I kept looking at the mosaic of interesting faces for signs, clues to help me categorize the people of this rich country. I wanted to know which physical features differentiated Afrikaners from blacks, whites, or coloureds. My untrained eye would pick out a face and my un-harnessed mouth would ask, “Is he a coloured? Is she an Afrikaner?” And, to my chagrin, I never once, got it right.
I saw a sign on a wall in a home which let me know that I was not the only one confused by this. It delighted me during dinner conversation to learn that, “today, we are all South Africans.”
Later in the week I went hiking on Table Mountain. I was busy packing selected images into memory storage, my visual file overloaded. Nature was screaming, “Look at me, remember this,” when a sign on a rock silenced me. I thought of the people of South Africa and the great depth of their richness. I recalled my brief and detached education of their history and struggle for equality. I embraced a keener awareness of their ongoing challenges, not all that different from my own country’s.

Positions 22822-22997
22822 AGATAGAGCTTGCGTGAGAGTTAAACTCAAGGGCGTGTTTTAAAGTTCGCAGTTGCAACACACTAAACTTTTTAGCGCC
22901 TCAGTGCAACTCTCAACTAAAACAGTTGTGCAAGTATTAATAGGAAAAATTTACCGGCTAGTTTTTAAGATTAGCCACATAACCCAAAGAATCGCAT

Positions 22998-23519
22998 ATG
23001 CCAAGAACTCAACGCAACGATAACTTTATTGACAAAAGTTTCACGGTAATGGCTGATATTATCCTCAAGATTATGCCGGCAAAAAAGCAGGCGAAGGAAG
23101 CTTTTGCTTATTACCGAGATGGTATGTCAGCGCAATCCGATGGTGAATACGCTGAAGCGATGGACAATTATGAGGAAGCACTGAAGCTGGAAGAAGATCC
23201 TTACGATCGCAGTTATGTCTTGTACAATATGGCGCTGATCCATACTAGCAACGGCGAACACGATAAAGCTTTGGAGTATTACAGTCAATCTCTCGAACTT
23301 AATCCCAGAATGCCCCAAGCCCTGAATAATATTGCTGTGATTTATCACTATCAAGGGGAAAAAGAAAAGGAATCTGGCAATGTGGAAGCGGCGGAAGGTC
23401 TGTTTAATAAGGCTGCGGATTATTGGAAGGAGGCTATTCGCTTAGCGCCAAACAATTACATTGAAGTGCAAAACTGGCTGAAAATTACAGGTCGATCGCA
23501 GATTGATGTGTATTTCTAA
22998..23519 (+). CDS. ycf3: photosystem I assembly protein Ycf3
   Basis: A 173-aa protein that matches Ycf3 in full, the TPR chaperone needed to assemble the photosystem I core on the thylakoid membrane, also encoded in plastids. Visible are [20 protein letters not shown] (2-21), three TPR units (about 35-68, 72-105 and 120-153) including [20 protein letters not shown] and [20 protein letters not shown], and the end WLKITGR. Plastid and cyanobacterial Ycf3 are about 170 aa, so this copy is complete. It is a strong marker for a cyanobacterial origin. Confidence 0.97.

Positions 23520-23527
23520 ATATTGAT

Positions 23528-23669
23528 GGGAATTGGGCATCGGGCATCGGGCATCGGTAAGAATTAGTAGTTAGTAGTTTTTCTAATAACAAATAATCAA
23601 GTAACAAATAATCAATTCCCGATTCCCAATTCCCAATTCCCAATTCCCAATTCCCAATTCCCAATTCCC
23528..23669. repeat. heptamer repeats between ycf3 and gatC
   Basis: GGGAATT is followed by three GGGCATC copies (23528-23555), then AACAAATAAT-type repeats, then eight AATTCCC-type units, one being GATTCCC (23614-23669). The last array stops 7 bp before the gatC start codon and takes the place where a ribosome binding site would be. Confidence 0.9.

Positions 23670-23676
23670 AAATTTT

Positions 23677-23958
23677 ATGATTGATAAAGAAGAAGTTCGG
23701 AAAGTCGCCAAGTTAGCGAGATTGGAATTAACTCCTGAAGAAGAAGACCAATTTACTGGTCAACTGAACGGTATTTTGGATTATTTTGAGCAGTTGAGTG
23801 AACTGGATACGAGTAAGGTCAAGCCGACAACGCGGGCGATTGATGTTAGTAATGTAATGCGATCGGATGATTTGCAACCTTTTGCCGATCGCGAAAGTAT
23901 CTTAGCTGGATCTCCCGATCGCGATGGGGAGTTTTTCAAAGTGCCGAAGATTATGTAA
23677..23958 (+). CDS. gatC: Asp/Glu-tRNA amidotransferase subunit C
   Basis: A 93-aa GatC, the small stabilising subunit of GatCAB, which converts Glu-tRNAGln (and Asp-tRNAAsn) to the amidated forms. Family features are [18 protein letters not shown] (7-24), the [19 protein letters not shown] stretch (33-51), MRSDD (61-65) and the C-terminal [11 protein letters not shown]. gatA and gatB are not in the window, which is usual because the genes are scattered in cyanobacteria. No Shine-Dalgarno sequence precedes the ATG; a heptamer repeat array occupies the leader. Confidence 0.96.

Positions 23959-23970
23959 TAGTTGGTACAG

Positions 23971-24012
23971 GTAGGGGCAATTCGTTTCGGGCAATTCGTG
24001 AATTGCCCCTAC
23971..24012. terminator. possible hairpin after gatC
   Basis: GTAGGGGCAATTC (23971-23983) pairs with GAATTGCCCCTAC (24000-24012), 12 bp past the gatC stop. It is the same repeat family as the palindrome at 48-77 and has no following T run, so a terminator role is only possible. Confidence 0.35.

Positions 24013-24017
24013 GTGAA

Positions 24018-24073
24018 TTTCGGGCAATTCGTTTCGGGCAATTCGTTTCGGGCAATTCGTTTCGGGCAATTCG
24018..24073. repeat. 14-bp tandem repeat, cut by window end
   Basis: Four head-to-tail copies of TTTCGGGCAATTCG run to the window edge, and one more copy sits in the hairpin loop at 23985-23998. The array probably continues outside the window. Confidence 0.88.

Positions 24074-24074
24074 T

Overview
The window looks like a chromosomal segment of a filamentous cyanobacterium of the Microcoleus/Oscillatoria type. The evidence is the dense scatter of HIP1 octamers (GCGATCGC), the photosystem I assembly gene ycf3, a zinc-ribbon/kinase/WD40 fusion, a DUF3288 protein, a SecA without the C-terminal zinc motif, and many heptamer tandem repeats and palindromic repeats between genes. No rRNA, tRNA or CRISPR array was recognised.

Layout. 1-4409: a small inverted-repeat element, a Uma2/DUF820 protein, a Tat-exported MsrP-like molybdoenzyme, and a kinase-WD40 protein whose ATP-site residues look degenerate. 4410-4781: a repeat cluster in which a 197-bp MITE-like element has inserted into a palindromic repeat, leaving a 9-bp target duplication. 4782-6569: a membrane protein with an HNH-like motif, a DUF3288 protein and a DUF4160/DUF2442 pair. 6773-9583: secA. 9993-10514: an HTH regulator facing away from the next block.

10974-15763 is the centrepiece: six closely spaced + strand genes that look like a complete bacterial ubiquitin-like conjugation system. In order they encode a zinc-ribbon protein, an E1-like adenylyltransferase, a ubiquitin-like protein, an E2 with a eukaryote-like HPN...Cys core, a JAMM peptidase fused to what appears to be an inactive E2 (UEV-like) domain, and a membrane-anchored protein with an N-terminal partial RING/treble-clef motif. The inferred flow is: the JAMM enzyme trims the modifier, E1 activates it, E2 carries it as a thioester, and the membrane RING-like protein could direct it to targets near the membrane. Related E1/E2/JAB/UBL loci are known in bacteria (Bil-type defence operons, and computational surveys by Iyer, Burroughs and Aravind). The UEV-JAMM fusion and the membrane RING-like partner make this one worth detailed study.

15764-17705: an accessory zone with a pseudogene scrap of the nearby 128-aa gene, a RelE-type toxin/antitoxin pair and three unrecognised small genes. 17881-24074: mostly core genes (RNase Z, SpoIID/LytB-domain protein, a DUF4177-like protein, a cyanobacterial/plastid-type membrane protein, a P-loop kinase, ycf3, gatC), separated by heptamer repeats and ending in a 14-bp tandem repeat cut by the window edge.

Next, we hiked the trail at Cape Point. We walked until we had to stop to catch our breath. We walked close to the edge of steep cliffs. I was grateful that it was not raining, the imagined slide down into the ocean or onto the rocks, nerve-wracking. As one afraid of heights, I had to focus on the horizon to avoid becoming dizzy. The path was bending and twisting around the most luscious vistas. And suddenly we reached the end, the farthest point at the Cape of Good Hope. Another sign. Could this be the destiny of our journey as brothers? In the end……………………
We won’t throw stones.